Bosses say Morrisons will beat its £430m profit target this year despite falling sales
Morrisons will beat its £430m profit target this year despite falling sales, bosses said yesterday.
The supermarket group said results for the six months to the start of August were ‘very solid’ but warned that supply issues and inflationary pressure continue to dog the sector.
The figures will be well received by the two private equity bidders, Clayton, Dubilier & Rice (CD&R) and Fortress, as they prepare for an auction showdown to end a four-month takeover battle.
Pushing back: The supermarket group said results for the six months to the start of August were ‘very solid’
CD&R are the front-runners with a recommended offer of 285p-per-share, or £7billion, which beat the 270p offer put forward by Fortress last month.
In its half-year figures, Morrisons faced tough comparisons with the booming sales of the first lockdown. The company reported a drop in like-for-like sales of 0.3 per cent, excluding fuel, in the six months to August 1, compared to 2020.
Profit before tax fell 43.4 per cent to £82m, due to £41m of Covid-19 costs – mostly from staff absence during the ‘pingdemic’ – and £80m of lost profits in cafes, fuel and takeaway food.
Online sales continued to soar, rising 48 per cent over the half, compared to 2020, meaning it has more than tripled its online business during the pandemic.
‘Morrisons on Amazon’ has expanded to 60 towns and cities, covering 60 per cent of the population, and now accounts for 10 per cent of sales in the majority of Morrisons stores. Deliveroo home delivery has grown to 328 stores, up from 183.
The group’s wholesale business grew 18.1pc over the half, compared to 2020, and is ‘making good money’.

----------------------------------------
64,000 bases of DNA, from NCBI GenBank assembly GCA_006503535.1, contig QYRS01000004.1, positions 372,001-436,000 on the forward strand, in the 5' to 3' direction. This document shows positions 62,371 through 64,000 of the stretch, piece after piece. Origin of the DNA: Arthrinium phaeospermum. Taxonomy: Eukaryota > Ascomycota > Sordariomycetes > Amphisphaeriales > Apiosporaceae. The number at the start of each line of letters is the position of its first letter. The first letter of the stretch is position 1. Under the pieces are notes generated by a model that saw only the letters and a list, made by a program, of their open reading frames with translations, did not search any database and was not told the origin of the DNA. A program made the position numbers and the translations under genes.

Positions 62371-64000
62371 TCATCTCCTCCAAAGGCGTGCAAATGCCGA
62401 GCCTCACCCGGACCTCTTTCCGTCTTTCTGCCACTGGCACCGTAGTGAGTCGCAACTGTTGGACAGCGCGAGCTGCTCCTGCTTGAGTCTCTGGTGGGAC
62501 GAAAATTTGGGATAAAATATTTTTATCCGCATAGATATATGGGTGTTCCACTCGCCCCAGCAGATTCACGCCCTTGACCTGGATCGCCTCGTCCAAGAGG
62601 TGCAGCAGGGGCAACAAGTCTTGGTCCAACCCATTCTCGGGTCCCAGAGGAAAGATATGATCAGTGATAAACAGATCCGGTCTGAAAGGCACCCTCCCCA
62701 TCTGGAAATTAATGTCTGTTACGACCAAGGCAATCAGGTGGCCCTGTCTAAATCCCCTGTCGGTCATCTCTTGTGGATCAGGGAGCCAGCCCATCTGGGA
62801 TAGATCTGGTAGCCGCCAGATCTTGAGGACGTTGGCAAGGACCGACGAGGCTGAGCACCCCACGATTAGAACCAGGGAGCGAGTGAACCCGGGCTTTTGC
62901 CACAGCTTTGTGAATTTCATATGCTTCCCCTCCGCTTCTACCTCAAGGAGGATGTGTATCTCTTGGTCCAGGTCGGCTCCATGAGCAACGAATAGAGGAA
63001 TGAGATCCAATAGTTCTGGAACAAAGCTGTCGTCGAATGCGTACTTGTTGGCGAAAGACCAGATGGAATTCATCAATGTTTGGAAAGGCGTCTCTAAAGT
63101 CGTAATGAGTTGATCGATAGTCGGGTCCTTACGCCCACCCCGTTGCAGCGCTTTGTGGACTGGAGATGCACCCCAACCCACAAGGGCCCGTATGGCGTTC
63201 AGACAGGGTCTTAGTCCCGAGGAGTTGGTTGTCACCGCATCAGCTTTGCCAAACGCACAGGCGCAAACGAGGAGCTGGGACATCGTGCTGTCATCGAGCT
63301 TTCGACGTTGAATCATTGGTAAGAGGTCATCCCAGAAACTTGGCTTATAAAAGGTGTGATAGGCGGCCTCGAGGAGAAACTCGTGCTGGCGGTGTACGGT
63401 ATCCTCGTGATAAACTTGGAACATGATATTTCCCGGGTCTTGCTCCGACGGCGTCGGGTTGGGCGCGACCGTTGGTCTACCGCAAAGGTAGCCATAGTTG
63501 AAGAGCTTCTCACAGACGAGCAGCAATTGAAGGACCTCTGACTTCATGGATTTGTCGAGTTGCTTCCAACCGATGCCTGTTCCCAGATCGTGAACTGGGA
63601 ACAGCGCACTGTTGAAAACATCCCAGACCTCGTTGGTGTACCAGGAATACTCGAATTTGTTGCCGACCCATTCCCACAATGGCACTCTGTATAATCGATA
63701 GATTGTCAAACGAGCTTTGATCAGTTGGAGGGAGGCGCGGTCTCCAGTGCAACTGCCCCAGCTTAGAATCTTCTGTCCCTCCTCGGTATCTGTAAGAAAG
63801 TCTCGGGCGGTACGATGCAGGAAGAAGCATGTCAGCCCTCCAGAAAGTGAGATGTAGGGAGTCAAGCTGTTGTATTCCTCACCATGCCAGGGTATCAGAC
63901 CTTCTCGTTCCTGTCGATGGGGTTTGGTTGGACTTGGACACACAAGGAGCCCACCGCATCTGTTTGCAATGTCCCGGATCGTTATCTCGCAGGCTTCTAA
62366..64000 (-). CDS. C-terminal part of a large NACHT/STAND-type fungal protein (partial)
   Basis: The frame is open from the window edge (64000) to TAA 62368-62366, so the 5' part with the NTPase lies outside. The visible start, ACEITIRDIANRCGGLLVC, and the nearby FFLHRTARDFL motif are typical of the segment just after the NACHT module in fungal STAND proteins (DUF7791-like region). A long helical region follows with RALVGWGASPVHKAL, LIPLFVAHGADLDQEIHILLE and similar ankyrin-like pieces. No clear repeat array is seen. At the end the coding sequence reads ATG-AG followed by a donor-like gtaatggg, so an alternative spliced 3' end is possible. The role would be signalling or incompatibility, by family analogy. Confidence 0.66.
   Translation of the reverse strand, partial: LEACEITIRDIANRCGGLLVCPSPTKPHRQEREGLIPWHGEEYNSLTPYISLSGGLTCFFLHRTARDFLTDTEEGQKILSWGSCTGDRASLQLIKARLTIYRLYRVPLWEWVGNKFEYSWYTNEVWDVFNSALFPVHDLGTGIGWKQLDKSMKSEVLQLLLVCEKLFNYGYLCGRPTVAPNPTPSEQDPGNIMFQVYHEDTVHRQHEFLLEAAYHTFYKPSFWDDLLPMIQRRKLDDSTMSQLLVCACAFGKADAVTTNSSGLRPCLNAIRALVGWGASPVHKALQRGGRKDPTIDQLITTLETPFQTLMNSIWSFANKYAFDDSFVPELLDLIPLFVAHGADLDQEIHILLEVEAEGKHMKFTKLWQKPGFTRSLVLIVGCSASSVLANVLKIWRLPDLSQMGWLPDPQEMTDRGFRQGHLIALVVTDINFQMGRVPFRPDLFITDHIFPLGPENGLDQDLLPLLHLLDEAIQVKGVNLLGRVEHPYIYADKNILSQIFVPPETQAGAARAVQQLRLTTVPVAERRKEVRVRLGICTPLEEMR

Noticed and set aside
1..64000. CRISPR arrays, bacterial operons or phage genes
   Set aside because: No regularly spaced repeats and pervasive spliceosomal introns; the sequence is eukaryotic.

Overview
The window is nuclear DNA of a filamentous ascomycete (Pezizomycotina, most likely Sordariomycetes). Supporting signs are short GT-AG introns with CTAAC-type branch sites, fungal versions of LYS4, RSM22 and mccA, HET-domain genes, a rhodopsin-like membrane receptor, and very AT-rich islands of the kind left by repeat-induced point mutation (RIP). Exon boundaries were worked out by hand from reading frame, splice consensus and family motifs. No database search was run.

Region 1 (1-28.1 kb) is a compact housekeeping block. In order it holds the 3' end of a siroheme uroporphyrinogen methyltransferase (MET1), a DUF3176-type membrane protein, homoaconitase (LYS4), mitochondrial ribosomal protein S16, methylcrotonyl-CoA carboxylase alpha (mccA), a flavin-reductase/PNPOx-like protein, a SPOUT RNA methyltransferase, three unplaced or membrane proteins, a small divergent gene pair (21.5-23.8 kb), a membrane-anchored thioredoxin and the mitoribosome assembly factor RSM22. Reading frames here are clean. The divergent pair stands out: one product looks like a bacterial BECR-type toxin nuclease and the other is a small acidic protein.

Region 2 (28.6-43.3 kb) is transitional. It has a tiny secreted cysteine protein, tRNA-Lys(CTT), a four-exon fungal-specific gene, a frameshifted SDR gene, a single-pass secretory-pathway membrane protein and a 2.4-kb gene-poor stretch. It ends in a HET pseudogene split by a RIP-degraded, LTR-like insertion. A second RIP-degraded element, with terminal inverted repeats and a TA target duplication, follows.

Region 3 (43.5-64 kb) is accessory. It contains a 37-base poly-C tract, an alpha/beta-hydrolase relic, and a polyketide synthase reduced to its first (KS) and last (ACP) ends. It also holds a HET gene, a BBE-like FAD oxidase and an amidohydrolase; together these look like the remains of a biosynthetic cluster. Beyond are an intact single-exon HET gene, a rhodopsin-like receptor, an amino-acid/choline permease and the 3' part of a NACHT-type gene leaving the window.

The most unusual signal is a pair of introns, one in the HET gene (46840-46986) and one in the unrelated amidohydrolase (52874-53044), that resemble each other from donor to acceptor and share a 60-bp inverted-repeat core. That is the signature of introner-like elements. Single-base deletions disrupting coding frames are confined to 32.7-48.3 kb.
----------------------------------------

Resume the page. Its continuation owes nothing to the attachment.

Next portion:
The supermarket also expects to convert 350 McColl’s stores to Morrisons Daily by the end of November 2022, up from a target of 300 by the end of 2023, as part of its expansion into convenience retail.
Bosses said Morrisons will exceed £431m profit this year, which is the figure it would have reached in the year to the end of February if it had not handed back coronavirus business rates relief.
Amidst growing concerns about rising prices in the UK, chief executive David Potts also warned of ‘industry-wide’ inflation. Prices have risen in the last three months, following several quarters of deflation, due to increased commodity costs, a ten-fold rise of shipping and because firms are being forced to pay lorry drivers more, he said.
There is particular pressure on the price of products which use wheat and beef, but consumers can expect low price rises for the time being because the grocery market is highly competitive.
Morrisons – founded in 1899 in Bradford – also continues to face shortages of water, fizzy drinks, wine, crisps and pet food due to the lorry driver shortage.
It is trying to mitigate the problem by delivering straight from suppliers to its supermarkets, missing out distribution centres, and stacking up to twice as many goods per lorry
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